The Beauty of Imperfection (Revisited)

March 12, 2008 at 11:04 pm 3 comments

Each year Americans spend billions of dollars to ensure our faces stay young and clean and acne-free.  I, myself, am a regular contributer to that industry purchasing cleansers, toners, exfoliating scrubs, and pretty much anything that is enhanced with SPF protection.  I do this in an often futile pursuit of a blemish-free face.

My standards for trees are vastly different than what I hope to see in the mirror each day.  With trees, if I passed by one that had the clean complexion I covet, I wouldn’t even give it a second glance. It’s the trees with the flaws– the tumors, the growths, the cracks, the peeling bark and deformed postures– that interest me the most.

Here’s one such tree from Dragon’s Tooth.  It was completely covered with tumors from top to bottom.  Even the tiniest of branches are riddled with growths.  This is not the Heidi Klum or Elle McPherson of trees.  This tree is suffering some kind of ailment on the caliber of J.J. Redick’s much discussed “bacne”.  But to me, it’s beautiful.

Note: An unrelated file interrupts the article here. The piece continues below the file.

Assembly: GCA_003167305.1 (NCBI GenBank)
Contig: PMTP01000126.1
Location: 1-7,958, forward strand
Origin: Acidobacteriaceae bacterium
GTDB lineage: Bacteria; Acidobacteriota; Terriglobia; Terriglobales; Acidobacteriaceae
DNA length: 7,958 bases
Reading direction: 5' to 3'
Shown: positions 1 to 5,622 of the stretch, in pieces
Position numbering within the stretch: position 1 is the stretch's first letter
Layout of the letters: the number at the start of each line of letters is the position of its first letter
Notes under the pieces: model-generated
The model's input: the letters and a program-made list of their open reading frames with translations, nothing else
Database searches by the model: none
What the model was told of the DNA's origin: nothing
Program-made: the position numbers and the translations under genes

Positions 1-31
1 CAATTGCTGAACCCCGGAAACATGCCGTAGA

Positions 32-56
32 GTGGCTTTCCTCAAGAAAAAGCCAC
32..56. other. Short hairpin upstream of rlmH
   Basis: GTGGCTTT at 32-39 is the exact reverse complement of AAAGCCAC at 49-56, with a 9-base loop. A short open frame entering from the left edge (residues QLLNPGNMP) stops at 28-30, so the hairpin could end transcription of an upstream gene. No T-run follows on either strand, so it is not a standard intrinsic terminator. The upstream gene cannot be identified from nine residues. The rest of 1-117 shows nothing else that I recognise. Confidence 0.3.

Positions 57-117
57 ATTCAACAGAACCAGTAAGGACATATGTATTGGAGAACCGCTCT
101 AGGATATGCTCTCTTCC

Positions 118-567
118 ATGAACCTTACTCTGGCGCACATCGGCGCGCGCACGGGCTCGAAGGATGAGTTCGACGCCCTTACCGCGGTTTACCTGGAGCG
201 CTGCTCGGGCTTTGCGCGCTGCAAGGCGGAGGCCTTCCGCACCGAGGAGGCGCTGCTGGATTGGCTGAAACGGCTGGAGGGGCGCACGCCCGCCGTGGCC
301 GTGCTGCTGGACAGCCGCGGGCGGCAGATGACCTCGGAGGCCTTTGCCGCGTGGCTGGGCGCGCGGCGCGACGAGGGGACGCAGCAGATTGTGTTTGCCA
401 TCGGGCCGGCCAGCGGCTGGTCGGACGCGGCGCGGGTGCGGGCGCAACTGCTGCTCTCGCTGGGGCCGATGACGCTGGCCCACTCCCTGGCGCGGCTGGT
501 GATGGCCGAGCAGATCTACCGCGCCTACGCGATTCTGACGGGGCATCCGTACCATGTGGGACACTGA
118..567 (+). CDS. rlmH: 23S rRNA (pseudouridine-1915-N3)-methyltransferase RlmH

The tree’s ailment spans its entire height


Just some of the tree’s many tumors


Even the tiniest twigs sport growths

Entry filed under: Appalachian Trail, Dragon's Tooth, Elle McPherson, Heidi Klum, Hiking, J.J. Redick, tree tumor, trees. Tags: .

links for 2008-03-12 Snakes: Surprisingly Not The Devil

3 Comments Add your own

  • 1. geekhiker  |  March 13, 2008 at 12:44 am

    Heh, now I have visions of “tree-acil” being sold at garden stores…

    You should see a redwood burl sometime; they’re growths, but they can be huge (four feet plus, but then, that’s on a 300 foot tall tree!).

    Reply
  • 2. Aaron  |  March 13, 2008 at 8:44 am

    Nothing some exfoliating face wash can’t clear up!

    Reply
  • 3. Katie  |  March 30, 2008 at 6:56 pm

    What a fantastic tree!

    Reply

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